- The Washington Times - Wednesday, July 25, 2001

ARLINGTON, Texas Cal Ripken has received high praise and parting gifts and will continue to as his final season with the Baltimore Orioles winds down over the next two-plus months. But it's unlikely any opposing team will honor baseball's Iron Man as impressively as the Texas Rangers did yesterday.
In a brief ceremony before last night's series opener at the Ballpark in Arlington, the Rangers retired Ripken's locker inside in the visitor's clubhouse. Yes, his locker.
Emblazoned with a large, orange and black nameplate including his No. 8 and a plaque commemorating his final appearance in Texas, the locker will never be used again.
"We know what Cal's done on the field. But we wanted to do something a little different," said Rangers general manager Doug Melvin, who came up with the idea about 10 days ago. "The greatest thing about watching Cal, besides his playing ability, is watching him prepare for the game. And it starts right here at the locker. There's no one better. How he's prepared for the game is going to be a model for everyone else in baseball."
A few of the game's greats have had their lockers retired over the years by their own teams, but no one could recall a visiting player receiving such an honor.
The plaque was unveiled in a pregame presentation with Melvin, Rangers players Alex and Ivan Rodriguez and Rafael Palmeiro and former Baltimore and Texas manager Johnny Oates. The inscription reads: "In recognition of more than 20 years of outstanding achievement, the Texas Rangers are proud to retire the locker of Cal Ripken Jr. in the visiting clubhouse at The Ballpark in Arlington. This locker will forever recognize the intensity, passion and excellence that Cal Ripken brought to the game of baseball. Dedicated July 24, 2001."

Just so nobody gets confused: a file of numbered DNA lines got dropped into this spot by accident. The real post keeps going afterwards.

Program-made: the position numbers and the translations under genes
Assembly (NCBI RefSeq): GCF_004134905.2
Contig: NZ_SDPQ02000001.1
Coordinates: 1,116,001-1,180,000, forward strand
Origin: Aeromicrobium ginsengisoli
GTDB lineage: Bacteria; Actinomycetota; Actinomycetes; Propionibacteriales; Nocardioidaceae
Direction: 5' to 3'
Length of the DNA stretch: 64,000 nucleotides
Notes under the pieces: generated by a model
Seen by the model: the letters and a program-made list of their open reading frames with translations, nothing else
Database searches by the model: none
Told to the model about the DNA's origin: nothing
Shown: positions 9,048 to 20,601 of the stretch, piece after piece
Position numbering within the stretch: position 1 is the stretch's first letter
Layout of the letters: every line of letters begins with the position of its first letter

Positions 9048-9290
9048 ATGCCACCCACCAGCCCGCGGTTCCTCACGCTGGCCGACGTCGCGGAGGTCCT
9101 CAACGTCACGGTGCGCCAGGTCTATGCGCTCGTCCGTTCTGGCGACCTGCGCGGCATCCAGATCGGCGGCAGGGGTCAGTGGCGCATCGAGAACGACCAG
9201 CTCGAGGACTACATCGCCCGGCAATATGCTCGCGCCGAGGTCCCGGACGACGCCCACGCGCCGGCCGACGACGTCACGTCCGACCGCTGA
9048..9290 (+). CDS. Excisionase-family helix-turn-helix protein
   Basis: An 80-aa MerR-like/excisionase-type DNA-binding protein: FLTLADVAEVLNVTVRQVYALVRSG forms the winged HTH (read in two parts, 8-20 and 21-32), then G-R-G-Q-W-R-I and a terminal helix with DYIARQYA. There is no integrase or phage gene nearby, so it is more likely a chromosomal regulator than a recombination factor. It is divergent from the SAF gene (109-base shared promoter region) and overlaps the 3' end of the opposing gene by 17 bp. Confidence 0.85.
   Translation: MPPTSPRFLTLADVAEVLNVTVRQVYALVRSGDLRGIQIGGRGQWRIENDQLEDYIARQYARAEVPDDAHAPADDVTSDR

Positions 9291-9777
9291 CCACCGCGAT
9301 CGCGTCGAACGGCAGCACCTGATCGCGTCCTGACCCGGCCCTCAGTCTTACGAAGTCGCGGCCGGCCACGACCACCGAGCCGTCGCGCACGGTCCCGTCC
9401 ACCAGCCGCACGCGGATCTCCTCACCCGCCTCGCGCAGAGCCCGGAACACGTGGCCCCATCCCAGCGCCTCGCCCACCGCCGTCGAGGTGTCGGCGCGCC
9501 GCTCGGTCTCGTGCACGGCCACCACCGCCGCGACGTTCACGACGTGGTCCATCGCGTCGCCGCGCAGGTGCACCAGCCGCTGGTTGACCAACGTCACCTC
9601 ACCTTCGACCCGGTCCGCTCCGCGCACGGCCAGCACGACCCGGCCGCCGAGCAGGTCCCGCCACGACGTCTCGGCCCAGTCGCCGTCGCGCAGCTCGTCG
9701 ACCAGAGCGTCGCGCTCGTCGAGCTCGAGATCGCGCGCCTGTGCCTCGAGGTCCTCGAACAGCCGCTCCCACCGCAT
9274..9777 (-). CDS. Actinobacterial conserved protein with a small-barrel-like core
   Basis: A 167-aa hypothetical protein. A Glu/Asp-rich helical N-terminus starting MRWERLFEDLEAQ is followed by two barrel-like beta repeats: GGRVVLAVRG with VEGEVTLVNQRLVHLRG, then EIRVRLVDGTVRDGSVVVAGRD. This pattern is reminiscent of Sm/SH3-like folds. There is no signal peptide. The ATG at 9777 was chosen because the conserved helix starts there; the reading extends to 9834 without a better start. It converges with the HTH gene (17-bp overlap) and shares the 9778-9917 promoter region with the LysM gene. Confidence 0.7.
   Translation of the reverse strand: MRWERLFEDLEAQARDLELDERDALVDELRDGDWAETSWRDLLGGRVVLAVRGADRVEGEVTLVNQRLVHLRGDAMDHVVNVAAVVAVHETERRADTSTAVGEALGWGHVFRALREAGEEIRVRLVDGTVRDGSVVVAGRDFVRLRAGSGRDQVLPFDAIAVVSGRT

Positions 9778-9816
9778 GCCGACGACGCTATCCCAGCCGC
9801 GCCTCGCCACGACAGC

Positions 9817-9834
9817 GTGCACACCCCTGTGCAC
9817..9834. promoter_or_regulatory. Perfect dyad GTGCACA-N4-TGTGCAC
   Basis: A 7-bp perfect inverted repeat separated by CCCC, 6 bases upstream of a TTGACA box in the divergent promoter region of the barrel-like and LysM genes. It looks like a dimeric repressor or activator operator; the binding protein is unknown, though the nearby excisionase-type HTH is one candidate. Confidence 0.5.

"It's a cool honor, a very unique idea," said Ripken, who already has been honored in his last trips to Chicago, Atlanta and Florida and will be recognized again this weekend in Anaheim. "It's true: You do spend most of your time in here, and it's where all your friendships are made. It's a really nice honor."

Lunar eclipses Fordyce

When the season began, Brook Fordyce was the Orioles' unquestioned No. 1 catcher. Fernando Lunar was essentially Baltimore's third-string backstop behind Greg Myers.
As the season reaches the 100-game mark today, it's Lunar who has overtaken Fordyce as the Orioles' regular behind the plate.
"I would say that right now, Lunar is going to get the bulk of the playing time from here to the foreseeable future," manager Mike Hargrove said yesterday after penciling Lunar's name in the starting lineup for the third time in four games and the 11th time in 16 games.
The gradual shift of playing time is strictly performance-based. The 23-year-old Lunar, who had a half-season of major league experience coming into the season, entered last night's game with a .286 batting average and 12 RBI (.327 over his last 13 games). Fordyce, a 31-year-old veteran who has never had more than 333 at-bats in a season, holds a .196 average and 11 RBI despite having more than twice as many at-bats as Lunar.

Injury update

Right-hander Pat Hentgen (sprained elbow ligament) threw batting practice again yesterday, utilizing all his pitches for the first time. He probably will throw a simulated game this weekend in Anaheim and then head out on a rehab assignment.
Shortstop Mike Bordick (separated right shoulder) took batting practice off Hentgen and continues to make progress. Hargrove speculated that both players could be back in uniform within 2-3 weeks.

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